Friday, October 5, 2018

Cool 19th Century Places to Visit: Kalama, Washington

My friends hang out in cool places. Earlier this week, I had the pleasure of staying at McMenamins Kalama Harbor Lodge courtesy of two dear ones. The four-story square structure is modeled after the Pioneer Inn on Maui, which was completed in 1901, just barely on this side of the nineteenth century.

The town of Kalama itself dates from 1837, when John Kalama, a Hawaiian native, came to act as intermediary between the Cowlitz Tribe and the Hudson Bay Company. But I was shocked to learn the name of the first white settler to the area.

Ezra Meeker.

Now, Mr. Meeker looms large in my local history, and I have blogged about him before. But I hadn’t known he stopped first in Kalama before heading north to my neck of the woods. Others built Kalama into a decent-sized town, one of the largest north of Portland at that time.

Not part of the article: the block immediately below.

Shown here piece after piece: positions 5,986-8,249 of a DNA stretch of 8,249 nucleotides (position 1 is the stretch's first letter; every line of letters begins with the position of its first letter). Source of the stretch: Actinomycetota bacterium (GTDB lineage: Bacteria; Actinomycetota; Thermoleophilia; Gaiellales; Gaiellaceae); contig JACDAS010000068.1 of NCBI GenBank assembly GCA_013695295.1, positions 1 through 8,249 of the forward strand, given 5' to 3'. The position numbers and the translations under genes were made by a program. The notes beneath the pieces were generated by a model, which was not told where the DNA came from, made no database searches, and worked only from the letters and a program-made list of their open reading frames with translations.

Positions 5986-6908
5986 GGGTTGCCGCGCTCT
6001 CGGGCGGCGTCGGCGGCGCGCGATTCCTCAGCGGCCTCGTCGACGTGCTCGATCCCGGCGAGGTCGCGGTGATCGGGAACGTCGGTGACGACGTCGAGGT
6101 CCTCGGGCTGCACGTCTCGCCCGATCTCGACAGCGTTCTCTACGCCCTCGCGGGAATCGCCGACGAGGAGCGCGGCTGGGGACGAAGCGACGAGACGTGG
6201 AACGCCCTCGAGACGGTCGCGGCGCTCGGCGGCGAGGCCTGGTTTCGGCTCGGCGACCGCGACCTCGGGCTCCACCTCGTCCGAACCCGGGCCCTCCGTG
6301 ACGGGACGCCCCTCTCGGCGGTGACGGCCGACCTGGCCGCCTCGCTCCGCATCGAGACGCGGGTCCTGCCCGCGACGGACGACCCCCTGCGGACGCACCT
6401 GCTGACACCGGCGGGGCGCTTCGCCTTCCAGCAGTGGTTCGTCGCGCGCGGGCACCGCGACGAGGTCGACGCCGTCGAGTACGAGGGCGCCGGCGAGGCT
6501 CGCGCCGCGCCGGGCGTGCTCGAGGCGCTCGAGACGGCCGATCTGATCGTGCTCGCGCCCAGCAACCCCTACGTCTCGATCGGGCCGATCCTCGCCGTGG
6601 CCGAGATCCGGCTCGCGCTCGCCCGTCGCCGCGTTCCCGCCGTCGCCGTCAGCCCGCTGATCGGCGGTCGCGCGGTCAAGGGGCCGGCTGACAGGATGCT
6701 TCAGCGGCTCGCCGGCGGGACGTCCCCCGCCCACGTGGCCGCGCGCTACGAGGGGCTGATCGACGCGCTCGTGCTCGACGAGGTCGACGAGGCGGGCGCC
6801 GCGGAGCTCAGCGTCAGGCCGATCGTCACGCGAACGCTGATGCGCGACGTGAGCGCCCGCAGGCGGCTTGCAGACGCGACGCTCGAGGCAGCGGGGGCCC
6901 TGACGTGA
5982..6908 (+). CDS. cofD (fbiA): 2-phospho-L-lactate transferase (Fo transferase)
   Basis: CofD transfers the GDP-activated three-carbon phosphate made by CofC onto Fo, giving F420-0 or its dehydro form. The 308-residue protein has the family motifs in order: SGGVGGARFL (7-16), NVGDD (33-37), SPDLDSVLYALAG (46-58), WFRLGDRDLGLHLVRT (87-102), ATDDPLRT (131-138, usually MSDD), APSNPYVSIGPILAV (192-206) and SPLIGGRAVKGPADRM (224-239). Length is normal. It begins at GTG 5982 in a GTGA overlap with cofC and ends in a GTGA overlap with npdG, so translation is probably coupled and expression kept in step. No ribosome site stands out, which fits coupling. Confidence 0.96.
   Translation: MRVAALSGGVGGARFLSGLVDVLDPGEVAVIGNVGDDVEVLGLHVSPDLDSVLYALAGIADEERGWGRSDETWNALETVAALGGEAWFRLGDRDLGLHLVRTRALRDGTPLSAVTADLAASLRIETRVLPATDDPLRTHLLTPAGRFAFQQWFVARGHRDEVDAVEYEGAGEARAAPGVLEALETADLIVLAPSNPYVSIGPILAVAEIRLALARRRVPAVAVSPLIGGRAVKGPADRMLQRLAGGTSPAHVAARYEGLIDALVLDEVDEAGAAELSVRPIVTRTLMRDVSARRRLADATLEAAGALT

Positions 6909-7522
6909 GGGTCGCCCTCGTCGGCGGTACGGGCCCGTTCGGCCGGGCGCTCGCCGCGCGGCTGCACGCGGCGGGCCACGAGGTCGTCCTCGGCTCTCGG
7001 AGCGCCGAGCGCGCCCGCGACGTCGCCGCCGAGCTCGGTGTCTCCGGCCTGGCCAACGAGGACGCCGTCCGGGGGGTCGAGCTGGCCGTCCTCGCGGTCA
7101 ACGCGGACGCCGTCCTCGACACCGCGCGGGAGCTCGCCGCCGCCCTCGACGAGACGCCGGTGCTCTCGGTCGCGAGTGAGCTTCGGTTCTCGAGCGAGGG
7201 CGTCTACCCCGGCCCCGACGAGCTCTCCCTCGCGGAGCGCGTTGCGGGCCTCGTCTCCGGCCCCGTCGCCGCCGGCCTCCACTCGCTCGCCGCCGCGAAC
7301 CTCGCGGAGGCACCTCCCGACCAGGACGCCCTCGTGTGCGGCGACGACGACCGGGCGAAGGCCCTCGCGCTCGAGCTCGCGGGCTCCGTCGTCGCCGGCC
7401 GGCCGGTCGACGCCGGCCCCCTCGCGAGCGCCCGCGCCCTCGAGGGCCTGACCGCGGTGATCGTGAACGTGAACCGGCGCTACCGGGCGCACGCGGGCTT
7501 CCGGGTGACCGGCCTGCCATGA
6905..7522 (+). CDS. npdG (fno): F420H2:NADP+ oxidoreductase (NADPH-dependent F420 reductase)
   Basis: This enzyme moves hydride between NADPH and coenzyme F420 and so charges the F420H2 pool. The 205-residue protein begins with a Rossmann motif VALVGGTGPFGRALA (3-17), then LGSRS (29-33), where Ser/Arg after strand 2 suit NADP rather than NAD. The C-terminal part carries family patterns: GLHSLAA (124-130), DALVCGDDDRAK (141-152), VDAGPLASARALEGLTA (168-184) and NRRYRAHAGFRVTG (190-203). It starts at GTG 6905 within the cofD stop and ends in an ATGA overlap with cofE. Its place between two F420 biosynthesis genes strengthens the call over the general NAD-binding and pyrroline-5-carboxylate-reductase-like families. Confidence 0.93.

Today, Kalama is a cozy town hugging the Columbia River, boasting many wonderful antique stores, which we toured. I’ll share one of my finds in a future post. The other thing Kalama is known for are a set of four totem poles erected near the river. The largest was carved for the Seattle World’s Fair, but never quite made it out of town. It is the largest single-tree totem pole in the world at 140 feet long. Sadly, a recent assessment showed that the pole is rotting from the inside out and could have fallen in a good wind. It had been lowered onto the ground when we visited, and a group of local citizens is working to determine how it can be restored.

The McMenamins group generally buys and restores historic properties, turning them into hotels and eateries. The lodge at Kalama is one of a few custom-built from the ground up. My friends and I had a blast wandering the hallways reading the various accounts of local history posted between each room. And we giggled like girls when we discovered each of the two secret rooms hidden in the hotel.

If you are ever in the area, I recommend a look.

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